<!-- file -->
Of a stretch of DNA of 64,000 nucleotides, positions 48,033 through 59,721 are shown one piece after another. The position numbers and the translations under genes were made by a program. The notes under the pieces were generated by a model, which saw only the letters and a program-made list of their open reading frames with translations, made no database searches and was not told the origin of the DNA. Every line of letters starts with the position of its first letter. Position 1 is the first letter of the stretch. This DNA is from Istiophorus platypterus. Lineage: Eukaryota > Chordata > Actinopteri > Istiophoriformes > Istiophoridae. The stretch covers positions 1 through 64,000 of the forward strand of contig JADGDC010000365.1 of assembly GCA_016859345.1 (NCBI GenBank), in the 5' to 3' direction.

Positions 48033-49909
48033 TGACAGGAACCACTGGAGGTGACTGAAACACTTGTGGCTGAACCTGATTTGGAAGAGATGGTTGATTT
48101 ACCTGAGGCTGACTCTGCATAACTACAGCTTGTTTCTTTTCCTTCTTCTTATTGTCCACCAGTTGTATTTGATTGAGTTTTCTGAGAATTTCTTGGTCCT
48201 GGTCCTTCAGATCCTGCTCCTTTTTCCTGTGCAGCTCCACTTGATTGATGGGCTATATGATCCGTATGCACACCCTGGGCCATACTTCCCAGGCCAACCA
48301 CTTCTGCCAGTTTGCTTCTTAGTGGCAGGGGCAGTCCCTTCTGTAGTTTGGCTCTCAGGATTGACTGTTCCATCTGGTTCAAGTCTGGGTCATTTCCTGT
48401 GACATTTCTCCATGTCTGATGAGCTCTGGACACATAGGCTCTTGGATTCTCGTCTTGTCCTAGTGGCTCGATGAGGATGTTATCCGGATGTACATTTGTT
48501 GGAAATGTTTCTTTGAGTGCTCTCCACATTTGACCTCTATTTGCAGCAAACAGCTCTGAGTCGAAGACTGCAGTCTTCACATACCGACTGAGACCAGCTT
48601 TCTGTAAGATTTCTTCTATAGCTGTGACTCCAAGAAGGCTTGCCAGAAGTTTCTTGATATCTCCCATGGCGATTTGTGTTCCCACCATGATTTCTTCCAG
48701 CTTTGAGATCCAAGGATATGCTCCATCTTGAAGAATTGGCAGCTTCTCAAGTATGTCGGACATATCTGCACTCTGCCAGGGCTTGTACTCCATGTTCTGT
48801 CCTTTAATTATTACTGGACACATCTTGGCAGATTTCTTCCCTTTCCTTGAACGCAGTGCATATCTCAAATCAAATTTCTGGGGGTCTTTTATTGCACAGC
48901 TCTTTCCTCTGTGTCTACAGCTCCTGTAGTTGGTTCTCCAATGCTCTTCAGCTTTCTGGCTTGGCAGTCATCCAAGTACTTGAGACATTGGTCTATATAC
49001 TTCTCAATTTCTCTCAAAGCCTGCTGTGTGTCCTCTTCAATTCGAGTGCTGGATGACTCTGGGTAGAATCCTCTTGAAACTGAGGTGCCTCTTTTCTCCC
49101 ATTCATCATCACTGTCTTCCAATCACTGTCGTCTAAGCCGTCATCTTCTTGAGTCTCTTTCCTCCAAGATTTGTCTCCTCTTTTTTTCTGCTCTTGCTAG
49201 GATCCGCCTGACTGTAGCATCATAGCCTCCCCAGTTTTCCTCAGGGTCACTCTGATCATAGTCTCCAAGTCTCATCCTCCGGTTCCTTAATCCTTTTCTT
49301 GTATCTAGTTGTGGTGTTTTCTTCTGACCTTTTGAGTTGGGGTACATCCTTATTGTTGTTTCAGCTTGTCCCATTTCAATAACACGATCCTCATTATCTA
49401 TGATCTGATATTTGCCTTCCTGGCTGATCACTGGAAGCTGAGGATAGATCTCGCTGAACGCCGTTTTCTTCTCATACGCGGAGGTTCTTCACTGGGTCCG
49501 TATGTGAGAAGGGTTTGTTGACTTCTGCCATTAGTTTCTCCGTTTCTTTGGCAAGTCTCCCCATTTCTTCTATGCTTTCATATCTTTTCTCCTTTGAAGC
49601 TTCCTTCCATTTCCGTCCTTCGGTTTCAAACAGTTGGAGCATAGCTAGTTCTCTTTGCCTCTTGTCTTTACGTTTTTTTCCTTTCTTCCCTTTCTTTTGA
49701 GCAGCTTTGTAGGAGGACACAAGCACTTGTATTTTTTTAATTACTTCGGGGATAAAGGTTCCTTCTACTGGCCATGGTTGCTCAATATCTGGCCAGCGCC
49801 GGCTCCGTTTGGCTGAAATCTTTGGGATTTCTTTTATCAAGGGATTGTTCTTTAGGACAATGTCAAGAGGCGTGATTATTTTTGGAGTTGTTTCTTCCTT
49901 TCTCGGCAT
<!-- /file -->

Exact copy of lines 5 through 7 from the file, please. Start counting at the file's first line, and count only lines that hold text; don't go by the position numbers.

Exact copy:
48201 GGTCCTTCAGATCCTGCTCCTTTTTCCTGTGCAGCTCCACTTGATTGATGGGCTATATGATCCGTATGCACACCCTGGGCCATACTTCCCAGGCCAACCA
48301 CTTCTGCCAGTTTGCTTCTTAGTGGCAGGGGCAGTCCCTTCTGTAGTTTGGCTCTCAGGATTGACTGTTCCATCTGGTTCAAGTCTGGGTCATTTCCTGT
48401 GACATTTCTCCATGTCTGATGAGCTCTGGACACATAGGCTCTTGGATTCTCGTCTTGTCCTAGTGGCTCGATGAGGATGTTATCCGGATGTACATTTGTT